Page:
Following the NFL draft and subsequent free agency period, the New England Patriots currently have 89 of a possible 90 players under contract. However, only 53 of them will be able to survive roster cutdowns on September 5 and ultimately make the active team. Over the course of spring and summer, just like we have in years past, we will take a look at the players fighting for those spots to find out who has the best chances of helping the Patriots keep their dynasty alive in Year One after Tom Brady.
Today, the series continues with a member of New England’s secondary.
Name: J.C. Jackson
Jersey number: 27
Opening day age: 24
Size: 5-foot-10, 200 pounds
Contract status: Under contract through 2020 (2021 RFA)
What is his experience? Before entering the NFL as an undrafted rookie free agent in 2018, Jackson had a turbulent college career. He started at the University of Florida but suffered a season-ending shoulder injury in his first game as a freshman, not returning to the school the following year after being arrested and charged with four felonies related to an armed robbery. Jackson was eventually acquitted, and continued his career at Riverside City College before spending the 2016 and 2017 seasons as a starting cornerback at Maryland.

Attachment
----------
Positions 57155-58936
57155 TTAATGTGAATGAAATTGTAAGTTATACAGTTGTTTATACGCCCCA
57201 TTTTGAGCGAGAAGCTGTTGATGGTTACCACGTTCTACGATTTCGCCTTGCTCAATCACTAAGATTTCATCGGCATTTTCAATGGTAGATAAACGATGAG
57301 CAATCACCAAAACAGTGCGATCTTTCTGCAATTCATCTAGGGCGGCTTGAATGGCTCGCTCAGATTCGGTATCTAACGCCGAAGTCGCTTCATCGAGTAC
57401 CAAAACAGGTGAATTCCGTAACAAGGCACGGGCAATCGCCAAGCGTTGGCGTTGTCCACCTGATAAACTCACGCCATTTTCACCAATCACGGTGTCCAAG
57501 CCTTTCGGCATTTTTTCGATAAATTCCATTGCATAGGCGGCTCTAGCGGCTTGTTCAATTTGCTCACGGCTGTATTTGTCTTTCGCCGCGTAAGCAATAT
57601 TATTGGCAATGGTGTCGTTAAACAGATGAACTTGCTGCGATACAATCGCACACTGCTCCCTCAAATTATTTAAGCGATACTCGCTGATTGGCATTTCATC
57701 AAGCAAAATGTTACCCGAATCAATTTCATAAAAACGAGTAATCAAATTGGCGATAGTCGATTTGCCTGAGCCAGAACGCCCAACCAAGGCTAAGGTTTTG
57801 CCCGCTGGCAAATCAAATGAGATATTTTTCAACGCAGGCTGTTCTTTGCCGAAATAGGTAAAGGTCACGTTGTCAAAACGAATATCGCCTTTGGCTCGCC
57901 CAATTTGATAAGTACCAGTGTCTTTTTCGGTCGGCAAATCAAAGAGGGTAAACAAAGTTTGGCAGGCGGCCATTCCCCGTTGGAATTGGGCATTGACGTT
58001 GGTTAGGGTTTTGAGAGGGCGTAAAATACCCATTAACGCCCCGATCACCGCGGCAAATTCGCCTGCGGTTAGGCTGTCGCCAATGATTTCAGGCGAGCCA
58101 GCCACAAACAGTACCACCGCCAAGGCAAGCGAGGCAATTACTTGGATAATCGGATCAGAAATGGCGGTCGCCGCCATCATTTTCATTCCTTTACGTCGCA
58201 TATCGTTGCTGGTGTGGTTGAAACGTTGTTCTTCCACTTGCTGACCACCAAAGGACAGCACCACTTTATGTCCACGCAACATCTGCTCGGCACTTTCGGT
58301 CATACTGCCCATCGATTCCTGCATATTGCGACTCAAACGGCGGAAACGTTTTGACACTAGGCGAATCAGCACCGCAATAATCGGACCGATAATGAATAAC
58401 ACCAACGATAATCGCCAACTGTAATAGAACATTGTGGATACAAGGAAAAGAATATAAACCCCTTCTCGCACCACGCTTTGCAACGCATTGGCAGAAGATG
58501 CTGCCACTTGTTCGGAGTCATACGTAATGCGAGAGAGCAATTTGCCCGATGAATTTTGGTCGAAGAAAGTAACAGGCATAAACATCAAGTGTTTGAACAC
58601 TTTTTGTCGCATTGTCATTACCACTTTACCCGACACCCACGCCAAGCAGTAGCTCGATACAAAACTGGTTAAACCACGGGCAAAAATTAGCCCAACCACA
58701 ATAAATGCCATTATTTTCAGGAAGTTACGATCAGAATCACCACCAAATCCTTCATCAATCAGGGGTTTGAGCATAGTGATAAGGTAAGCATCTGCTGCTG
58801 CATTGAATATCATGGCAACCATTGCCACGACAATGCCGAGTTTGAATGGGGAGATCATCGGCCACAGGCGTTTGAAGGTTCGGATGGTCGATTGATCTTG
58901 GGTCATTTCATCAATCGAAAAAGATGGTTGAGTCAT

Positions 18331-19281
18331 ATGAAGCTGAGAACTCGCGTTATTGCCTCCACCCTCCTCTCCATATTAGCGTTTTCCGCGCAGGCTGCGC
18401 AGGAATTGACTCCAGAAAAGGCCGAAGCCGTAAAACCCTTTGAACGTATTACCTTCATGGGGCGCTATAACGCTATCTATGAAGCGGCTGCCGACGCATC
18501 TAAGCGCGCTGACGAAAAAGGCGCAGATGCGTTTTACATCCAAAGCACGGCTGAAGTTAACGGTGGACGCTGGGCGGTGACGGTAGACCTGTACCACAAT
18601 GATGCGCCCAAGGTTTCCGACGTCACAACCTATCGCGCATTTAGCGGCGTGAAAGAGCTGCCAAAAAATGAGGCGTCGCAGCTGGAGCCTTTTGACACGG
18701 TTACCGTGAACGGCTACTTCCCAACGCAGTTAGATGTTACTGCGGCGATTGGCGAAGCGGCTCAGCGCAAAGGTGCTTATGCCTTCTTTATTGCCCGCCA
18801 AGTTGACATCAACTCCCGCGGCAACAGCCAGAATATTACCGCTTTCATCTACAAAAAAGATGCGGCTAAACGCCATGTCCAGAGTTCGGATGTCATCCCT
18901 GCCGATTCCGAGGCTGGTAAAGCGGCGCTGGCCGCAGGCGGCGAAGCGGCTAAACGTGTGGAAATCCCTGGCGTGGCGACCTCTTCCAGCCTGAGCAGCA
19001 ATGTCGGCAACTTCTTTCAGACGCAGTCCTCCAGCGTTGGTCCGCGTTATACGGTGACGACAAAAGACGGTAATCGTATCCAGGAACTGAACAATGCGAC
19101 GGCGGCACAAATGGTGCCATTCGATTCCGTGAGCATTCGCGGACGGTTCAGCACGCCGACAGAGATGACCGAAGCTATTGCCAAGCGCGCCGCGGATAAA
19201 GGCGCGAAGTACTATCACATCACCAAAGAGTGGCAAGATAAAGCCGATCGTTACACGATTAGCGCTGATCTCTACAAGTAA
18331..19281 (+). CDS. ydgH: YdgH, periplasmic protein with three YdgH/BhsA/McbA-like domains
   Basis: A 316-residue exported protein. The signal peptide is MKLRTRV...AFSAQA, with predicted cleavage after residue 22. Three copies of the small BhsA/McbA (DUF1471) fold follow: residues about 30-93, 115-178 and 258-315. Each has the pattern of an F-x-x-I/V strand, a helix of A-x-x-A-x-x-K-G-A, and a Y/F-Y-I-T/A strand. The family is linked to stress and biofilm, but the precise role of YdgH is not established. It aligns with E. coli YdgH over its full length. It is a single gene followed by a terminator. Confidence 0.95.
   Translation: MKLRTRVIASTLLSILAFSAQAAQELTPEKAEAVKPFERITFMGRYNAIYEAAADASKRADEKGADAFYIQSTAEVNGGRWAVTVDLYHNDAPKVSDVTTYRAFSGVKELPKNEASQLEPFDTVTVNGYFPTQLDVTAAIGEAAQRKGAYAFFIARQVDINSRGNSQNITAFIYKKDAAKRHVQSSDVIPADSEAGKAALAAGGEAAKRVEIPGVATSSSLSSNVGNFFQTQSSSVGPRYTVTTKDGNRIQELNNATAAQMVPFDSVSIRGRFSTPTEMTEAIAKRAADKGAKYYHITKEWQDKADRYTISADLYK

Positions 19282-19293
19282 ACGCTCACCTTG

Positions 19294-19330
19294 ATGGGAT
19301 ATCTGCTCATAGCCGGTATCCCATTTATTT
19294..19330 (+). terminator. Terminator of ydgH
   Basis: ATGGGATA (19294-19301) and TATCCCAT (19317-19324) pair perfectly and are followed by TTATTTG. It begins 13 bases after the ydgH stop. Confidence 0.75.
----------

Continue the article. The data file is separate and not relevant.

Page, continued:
Despite the success he had as a Terrapin, he did not hear his name called during the draft and instead joined the league as a free agency pickup by the Patriots. Despite his status, however, Jackson carved out a role on the team’s roster following impressive performances over the spring and summer. Since then, he went on to appear in 29 regular season games and four playoff contests for New England — mostly as a second/third perimeter cornerback — and proved himself a competitive and physical defender.
Jackson also played a role in the Patriots winning Super Bowl 53 during his rookie season, and helped them field the top scoring defense in football one year later.
What did his 2019 season look like? Jackson’s first year in New England was already impressive, especially considering that he went undrafted, but the youngster successfully elevated his game to another level in 2019 by making the famous second-year jump: he established himself as a fixture within the best secondary in all of football, and carved out a starting role as the top outside cornerback opposite Stephon Gilmore by the end of the season and with veteran cornerback Jason McCourty dealing with a major groin injury.